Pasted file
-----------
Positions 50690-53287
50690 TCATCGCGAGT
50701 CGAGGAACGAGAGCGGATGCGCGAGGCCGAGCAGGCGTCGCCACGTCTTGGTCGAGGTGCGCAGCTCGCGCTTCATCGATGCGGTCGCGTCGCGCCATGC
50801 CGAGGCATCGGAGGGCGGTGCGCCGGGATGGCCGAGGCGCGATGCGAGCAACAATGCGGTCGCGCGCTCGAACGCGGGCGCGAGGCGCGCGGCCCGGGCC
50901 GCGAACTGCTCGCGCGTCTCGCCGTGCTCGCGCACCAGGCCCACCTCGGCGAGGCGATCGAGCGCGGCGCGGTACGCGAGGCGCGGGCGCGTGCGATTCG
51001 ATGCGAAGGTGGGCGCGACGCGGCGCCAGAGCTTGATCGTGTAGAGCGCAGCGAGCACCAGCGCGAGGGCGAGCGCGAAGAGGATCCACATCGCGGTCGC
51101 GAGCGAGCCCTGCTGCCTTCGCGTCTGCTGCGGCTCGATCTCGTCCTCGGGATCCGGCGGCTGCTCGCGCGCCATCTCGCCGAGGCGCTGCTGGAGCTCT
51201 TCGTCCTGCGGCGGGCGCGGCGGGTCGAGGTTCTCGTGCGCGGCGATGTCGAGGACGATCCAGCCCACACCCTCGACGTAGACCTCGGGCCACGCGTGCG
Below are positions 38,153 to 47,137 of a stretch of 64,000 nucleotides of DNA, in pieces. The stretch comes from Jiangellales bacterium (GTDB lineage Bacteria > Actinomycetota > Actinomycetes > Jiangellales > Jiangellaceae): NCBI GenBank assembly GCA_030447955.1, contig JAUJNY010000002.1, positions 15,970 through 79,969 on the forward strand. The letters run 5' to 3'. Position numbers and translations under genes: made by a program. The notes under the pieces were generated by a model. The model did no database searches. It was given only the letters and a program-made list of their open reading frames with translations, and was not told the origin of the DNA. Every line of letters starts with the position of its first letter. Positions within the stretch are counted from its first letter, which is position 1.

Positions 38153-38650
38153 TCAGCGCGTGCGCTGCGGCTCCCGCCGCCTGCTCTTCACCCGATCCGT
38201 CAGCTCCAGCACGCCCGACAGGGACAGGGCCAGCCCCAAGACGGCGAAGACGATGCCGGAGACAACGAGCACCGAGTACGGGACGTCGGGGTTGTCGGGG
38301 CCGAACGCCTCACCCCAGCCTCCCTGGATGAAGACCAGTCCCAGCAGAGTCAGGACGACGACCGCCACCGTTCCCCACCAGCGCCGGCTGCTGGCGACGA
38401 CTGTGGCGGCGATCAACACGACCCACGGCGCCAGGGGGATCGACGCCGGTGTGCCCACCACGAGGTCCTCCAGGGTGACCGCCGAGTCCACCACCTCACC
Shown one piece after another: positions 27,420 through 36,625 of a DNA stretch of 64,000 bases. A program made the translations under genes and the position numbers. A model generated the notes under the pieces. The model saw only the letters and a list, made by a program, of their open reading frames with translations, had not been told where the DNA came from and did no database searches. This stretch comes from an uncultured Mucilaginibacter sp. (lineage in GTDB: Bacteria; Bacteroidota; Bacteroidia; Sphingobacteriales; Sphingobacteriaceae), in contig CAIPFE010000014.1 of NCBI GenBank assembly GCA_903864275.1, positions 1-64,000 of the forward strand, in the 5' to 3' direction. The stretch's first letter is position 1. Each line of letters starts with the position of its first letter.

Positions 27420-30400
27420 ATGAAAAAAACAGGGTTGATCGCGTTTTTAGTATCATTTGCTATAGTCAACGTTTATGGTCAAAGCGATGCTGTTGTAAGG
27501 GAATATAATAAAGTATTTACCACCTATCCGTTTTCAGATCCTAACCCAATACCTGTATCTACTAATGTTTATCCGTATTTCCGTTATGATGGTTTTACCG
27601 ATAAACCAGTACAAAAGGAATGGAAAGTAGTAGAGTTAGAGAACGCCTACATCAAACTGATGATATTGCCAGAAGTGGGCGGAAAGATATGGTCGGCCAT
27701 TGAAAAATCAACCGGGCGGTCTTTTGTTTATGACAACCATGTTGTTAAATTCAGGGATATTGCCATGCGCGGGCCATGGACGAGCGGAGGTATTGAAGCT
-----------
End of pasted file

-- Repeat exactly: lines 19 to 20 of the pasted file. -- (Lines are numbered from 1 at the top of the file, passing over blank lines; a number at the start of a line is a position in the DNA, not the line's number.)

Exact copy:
27601 ATAAACCAGTACAAAAGGAATGGAAAGTAGTAGAGTTAGAGAACGCCTACATCAAACTGATGATATTGCCAGAAGTGGGCGGAAAGATATGGTCGGCCAT
27701 TGAAAAATCAACCGGGCGGTCTTTTGTTTATGACAACCATGTTGTTAAATTCAGGGATATTGCCATGCGCGGGCCATGGACGAGCGGAGGTATTGAAGCT